The Collaborators: Craft's Can Pioneers

Tomorrow the inaugural winner of the GABS Can Awards will be declared in a competition that shines a spotlight on how much the beer we drink – or at least how we drink it – has changed.

Four years ago, you’d have struggled to find enough quality designs on beer cans to devote an entire competition to it; four years before that, you could have counted the locally brewed craft beers in cans on one hand (those of the Australian Brewery). Yet, in the other GABS poll from earlier this year, the Hottest 100 Craft Beers of 2019, 93 out of the top 100 beers were available in tinnies.

Head back a little further and canned craft wasn’t just a rarity on these shores but in America too. This year, the pioneers of craft cans – Canada’s Cask Global Canning Solutions – have been celebrating the twentieth anniversary of the day they lit the spark that started craft beer's move from glass to aluminium.

“Some brewers thought it was clever, but we did hear from some who thought it was blasphemy,” says Marty Jones, who’s been telling the story of craft tins for as long as they’ve been a thing.

“We framed what we were doing as advocating the apocalypse and taking over the world with cans.”

In the 1980s, Cask’s main game was supplying brew-on-premise businesses – the places homebrewers turned to when they wanted to make large batches of beer and which had been growing in popularity since President Jimmy Carter legalised homebrewing in 1978.

 

Marty in the middle, with Cask's past and current presidents Peter and Russell Love.

 

In 1999, they built a manual tabletop system so those homebrewers could get their beer into cans and they became so popular they decided to turn directly to America's craft brewers. In 2002, they took the machine to America’s Craft Brewers Conference.

It might have been blasphemy for some but for Colorado’s Oskar Blues it was an opportunity. For one, cans were a little easier for the brewery’s customers to pack into their bags as they explored the nearby Rocky Mountains. Secondly, it gave the brewery a chance to stand out from the crowd.

Realising there might be a story in canning craft beer, the brewery got in touch with Marty, who works in promotion and media for various craft beer businesses.

“Their head brewer at the time called me to see if I would help them with this crazy idea they had,” Marty says, “which was putting their beer in cans through this little tabletop machine.”

Back in those early days, Oskar Blues and Cask had a lot of work to do in overcoming traditional perceptions of beer in cans; up to that point, Marty says few beer drinkers had enjoyed positive experiences with them.

“There was canned beer everywhere but it was all mass market, not craft beer, and craft beer drinkers had the misconception that cans ruined flavour,” he says.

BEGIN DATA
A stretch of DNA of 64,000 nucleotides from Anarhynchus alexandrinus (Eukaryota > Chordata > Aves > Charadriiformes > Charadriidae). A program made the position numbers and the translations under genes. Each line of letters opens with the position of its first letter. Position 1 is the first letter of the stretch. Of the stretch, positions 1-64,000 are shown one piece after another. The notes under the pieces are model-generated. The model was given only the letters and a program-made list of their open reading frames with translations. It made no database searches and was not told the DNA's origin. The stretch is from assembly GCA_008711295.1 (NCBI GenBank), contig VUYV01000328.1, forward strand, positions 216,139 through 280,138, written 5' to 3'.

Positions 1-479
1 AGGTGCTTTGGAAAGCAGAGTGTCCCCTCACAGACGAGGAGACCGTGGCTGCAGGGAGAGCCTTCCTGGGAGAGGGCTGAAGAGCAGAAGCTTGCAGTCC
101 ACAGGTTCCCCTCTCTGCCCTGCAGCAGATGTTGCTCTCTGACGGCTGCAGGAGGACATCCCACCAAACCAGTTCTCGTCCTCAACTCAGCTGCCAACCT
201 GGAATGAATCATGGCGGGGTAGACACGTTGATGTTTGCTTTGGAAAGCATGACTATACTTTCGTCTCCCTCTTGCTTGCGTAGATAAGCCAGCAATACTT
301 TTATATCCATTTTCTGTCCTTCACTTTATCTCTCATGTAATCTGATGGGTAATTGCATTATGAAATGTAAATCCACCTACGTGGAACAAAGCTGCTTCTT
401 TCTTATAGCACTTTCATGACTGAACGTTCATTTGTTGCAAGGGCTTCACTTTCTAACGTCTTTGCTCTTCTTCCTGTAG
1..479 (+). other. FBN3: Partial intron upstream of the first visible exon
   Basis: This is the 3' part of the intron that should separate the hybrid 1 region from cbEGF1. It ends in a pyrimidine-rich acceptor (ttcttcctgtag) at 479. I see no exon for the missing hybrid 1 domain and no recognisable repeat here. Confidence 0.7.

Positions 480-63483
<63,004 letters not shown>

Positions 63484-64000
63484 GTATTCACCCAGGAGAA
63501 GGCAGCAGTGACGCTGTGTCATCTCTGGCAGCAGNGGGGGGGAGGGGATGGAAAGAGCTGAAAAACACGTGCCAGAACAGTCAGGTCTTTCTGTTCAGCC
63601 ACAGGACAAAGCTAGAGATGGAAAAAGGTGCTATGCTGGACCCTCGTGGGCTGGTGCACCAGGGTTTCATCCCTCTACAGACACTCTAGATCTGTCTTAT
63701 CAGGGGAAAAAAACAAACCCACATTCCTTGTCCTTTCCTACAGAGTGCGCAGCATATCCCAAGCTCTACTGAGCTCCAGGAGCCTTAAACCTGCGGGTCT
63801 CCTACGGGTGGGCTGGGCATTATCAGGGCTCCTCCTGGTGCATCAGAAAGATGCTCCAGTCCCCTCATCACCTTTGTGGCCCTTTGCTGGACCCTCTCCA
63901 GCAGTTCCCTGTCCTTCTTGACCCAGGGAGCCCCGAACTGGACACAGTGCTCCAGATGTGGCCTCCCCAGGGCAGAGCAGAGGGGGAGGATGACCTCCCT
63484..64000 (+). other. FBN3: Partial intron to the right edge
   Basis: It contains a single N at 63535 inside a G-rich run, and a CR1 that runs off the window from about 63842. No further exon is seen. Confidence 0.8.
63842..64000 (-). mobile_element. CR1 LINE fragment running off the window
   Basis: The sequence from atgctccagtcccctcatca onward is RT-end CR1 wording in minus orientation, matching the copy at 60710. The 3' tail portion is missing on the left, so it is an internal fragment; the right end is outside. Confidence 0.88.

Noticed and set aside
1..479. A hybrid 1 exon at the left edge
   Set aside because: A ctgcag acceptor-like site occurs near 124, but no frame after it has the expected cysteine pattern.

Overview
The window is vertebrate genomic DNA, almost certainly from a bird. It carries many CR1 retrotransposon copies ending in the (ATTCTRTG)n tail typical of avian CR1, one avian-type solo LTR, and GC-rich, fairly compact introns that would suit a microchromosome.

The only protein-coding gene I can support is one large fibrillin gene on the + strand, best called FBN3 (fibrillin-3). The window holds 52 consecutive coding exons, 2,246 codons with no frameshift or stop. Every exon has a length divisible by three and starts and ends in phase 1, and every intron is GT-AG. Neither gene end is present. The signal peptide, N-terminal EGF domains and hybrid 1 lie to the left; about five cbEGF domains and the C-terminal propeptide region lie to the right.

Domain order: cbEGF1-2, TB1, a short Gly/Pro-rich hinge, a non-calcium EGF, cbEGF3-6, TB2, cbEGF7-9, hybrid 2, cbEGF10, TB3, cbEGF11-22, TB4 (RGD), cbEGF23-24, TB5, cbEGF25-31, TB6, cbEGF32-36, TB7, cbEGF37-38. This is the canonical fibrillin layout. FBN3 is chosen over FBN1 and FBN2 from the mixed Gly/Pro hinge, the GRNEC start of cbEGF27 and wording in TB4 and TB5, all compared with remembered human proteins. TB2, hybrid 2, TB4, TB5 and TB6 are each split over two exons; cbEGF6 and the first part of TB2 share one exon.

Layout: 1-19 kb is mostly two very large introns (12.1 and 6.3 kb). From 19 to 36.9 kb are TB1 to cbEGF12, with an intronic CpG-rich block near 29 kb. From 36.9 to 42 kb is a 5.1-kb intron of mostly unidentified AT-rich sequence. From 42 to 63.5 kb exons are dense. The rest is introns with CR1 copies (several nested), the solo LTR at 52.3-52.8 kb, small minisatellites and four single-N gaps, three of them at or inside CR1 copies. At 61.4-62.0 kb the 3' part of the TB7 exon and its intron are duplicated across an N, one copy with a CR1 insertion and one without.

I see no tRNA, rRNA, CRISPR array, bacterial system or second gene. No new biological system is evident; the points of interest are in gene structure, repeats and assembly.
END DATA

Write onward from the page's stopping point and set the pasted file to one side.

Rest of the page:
“Much of the appeal for us was that it provided an experience that no one had ever had before; that was the pulling of the can, that sound, that wonderful psst, and a big sniff from the hops.”

 

Uni isn't all about beer drinking, sometimes it's brewing: students at Denver's MSU with their manual canning line.

 

Twenty years on from building their first canning machine, the Cask team were planning on spending much of 2020 celebrating the milestone and hitting the road. The impact of COVID-19 means those celebrations have been derailed, while Cask’s president Russell Love says it's also changed the way they’ve worked to install new systems.

“We’ve completed about nearly four dozen successful virtual installs around the world during the pandemic,” he says. “I think it’s safe to say the option to have a virtual install from Cask will be here to stay."

And while virtual installs – like virtual pubs – can't fully replace the benefits of sending a Cask team member to help breweries install a new system, it does have one clear benefit: “I can also tell you that every single one of our technicians has lost weight from not being on the road two to four weeks a month and sampling pints at a new brewery,” Russell adds.

And while he says they're keen to point to their pioneering role in craft beer – “Cask is a four-generation family owned business that was founded in 1905 by my great, great grandfather – so we’re built to last.” – their eyes are set on the future too.

Russell took over from his father Peter as company president and says: “Some of the new ideas bouncing around our walls these days are downright exciting and as innovative as anything we’ve ever done."

Their machinery is being installed at Darwin’s Beaver Brewery and Pikes Beer Company this year, adding to systems they've sold to breweries including some of Australia's earliest adopters: the Australian Brewery, Colonial and Green Beacon. 

“We first established a [proprietary company] in Australia back in 1992,” Russell says. “Australia has also been our largest market outside of North America for over a decade now – and my dad loves your country.”


The GABS team will be counting down the top ten in the Can Design Awards from 4.30pm AEST on their socials.

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